Australian tracks asteroid's 22 million year journey ending in Africa

Asteroid’s epic 22MILLION year trip across the solar system is tracked by scientists before it smashed into the Earth in 2018

  • Scientists have recreated the 22 million year journey of a 5.7 tonne asteroid 
  • It’s the first time scientists have precisely mapped an asteroid’s voyage to Earth
  • Research will help scientists understand the make up of dangerous space rocks
  • Scientists believe 2018LA broke off from 4 Vesta about 22 million years ago 
  • Grains found in 4 Vesta and 2018LA date back further than 4.5 billion years ago 

The epic 22-million-year journey of an asteroid has been reconstructed by a team of scientists up to the moment it slammed into Earth in 2018. 

Asteroid 2018LA lit up the sky when it disintegrated above the Kalahari Desert in Botswana on June 2, 2018, with several meteorites found on the ground.

This is the first time the entire voyage of a space rock from asteroid to meteorite has been charted and the second time we’ve seen one in space before hitting Earth.   

CCTV camera footage captured the 5.7-ton rock’s final moments, which appeared as a huge fireball hurtling through the atmosphere before impact.

Scroll down for video 

Meteorite fragments discovered in the Kalahari Desert in Botswana after 2018LA disintegrated at about 60,000km/hr in 2018

The Vesta asteroid 

The trajectory leads back to Vesta, the second-largest asteroid in the Solar System.

It is surpassed only by Ceres, which is actually classified as a dwarf planet. 

The asteroid is occasionally visible from Earth with the naked eye, and is the first of the four largest asteroids to be visited by a spacecraft. 

The Dawn mission orbited Vesta in 2011, providing new insights into the rocky world. 

‘As the asteroid broke up 27km above ground, it was 20,000 times brighter than the full moon,’ astronomer Christian Wolf said.

The Australian National University’s SkyMapper telescope and NASA’s hazardous asteroid-hunting telescopes were also watching.

It was the first time scientists have precisely mapped an asteroid’s voyage to Earth and only the second time one has been spotted in space before entering the atmosphere, astronomer Christopher Onken said.

‘I could hardly believe my eyes when I came upon an object that appeared to be moving across images taken by SkyMapper,’ he said.

These final images before the asteroid entered Earth’s atmosphere helped pinpoint the search area for pieces in Africa, where scientists later found 23 fragments in the Kalahari.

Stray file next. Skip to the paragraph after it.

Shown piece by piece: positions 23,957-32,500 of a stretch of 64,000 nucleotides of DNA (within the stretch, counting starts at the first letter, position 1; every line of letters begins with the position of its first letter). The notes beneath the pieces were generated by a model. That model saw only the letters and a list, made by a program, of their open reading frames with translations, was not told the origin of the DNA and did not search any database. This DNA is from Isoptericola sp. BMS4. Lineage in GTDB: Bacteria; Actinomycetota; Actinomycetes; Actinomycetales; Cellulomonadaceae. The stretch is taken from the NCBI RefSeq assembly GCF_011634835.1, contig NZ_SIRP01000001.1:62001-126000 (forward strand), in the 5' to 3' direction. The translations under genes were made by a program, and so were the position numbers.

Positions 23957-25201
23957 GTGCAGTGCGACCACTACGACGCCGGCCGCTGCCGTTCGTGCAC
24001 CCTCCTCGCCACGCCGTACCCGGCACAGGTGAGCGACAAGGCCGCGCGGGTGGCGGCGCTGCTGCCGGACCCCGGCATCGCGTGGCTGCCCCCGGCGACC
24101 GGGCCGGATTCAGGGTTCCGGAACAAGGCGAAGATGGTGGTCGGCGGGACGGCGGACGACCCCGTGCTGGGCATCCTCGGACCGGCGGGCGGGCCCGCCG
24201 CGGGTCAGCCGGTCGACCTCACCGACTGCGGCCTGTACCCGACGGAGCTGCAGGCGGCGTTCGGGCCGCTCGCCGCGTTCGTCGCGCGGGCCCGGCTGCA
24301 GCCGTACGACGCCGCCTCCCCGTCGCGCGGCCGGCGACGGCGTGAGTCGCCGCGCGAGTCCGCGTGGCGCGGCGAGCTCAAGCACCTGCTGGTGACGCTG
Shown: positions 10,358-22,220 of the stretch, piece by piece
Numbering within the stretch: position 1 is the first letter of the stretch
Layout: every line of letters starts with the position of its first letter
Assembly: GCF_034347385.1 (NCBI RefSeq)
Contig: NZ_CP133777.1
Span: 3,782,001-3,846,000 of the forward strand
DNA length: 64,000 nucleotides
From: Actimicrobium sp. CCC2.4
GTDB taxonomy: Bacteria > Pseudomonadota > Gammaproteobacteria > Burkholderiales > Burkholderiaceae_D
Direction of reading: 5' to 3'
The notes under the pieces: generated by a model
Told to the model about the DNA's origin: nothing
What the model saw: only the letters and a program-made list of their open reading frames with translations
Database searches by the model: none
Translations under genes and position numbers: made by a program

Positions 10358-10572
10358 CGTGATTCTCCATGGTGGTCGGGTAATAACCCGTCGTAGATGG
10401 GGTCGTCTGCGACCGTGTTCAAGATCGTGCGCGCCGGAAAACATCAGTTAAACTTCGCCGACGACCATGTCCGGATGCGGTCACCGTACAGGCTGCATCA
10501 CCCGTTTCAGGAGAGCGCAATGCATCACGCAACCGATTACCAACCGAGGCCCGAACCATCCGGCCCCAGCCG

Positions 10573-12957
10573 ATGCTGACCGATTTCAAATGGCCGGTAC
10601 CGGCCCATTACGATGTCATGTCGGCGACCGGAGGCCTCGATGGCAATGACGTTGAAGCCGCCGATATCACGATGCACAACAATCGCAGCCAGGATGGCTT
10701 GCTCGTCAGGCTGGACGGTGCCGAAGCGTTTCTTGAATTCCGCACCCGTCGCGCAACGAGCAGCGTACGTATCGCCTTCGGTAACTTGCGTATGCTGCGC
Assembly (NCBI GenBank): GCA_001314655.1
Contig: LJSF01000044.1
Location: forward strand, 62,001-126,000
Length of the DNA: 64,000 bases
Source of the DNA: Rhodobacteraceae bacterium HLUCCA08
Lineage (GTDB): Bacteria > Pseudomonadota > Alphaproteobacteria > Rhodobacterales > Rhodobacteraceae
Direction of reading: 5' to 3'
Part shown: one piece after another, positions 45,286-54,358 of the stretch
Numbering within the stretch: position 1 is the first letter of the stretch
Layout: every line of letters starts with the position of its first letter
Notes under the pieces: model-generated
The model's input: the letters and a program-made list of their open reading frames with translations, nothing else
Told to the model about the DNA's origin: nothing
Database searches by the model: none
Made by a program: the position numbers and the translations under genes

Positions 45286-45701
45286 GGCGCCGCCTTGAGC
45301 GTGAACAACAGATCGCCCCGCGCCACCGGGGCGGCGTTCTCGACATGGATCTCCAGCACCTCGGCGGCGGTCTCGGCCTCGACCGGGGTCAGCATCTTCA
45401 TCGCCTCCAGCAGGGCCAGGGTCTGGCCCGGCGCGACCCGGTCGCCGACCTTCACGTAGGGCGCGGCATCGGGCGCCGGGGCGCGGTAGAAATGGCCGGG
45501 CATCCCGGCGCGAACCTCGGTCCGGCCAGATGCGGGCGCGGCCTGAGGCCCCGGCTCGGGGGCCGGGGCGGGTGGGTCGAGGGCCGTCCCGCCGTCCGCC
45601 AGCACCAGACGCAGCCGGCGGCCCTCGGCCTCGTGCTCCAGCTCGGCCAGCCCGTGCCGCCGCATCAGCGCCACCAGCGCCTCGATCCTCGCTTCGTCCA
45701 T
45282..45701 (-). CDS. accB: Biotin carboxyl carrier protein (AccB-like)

They also led to the reconstruction of 2018LA’s journey and the discovery of its origin in space.

Dr Onken said its trajectory leads back to 4 Vesta, the second-largest asteroid in the solar system, with a diameter of about 525km. 

‘It’s the only one bright enough to be sometimes visible to the unaided eye,’ he said.

Scientists believe 2018LA broke off from 4 Vesta about 22 million years ago during a collision with another asteroid that formed a crater in Vesta’s Veneneia basin.

‘Analysis of the meteorites from 2018LA indicate it was deeply buried under the surface of Vesta prior to being ejected all those years ago,’ astronomer Hadrien Devillepoix said. 

Zircon grains found in 4 Vesta and 2018LA meteorites date back to more than 4.5 billion years ago.

Asteroid 2018LA disintegrated 27km above ground in 2018 and 23 fragments were found by scientists

NASA Ames Research Centre and the US SETI Institute led the international research, which involved scientists from ANU and Curtin University in Western Australia.

The research was published in Meteoritics and Planetary Science on Friday.

SkyMapper is a state-of-the-art 1.35 metre automated wide-field survey telescope sited under the dark skies of Siding Spring Observatory near Coonabarabran, in central NSW.

Its mission is to robotically create the first comprehensive digital survey of the entire southern sky, according to the ANU’s School of Astronomy and Astrophysics.

The result will be a massively detailed record of more than a billion stars and galaxies, to a sensitivity one million times fainter than the human eye can see.


An asteroid is a large chunk of rock left over from collisions or the early solar system. Most are located between Mars and Jupiter in the Main Belt.

A comet is a rock covered in ice, methane and other compounds. Their orbits take them much further out of the solar system.

A meteor is what astronomers call a flash of light in the atmosphere when debris burns up.

This debris itself is known as a meteoroid. Most are so small they are vaporized in the atmosphere.

If any of this meteoroid makes it to Earth, it is called a meteorite.

Meteors, meteoroids and meteorites normally originate from asteroids and comets.

For example, if Earth passes through the tail of a comet, much of the debris burns up in the atmosphere, forming a meteor shower.

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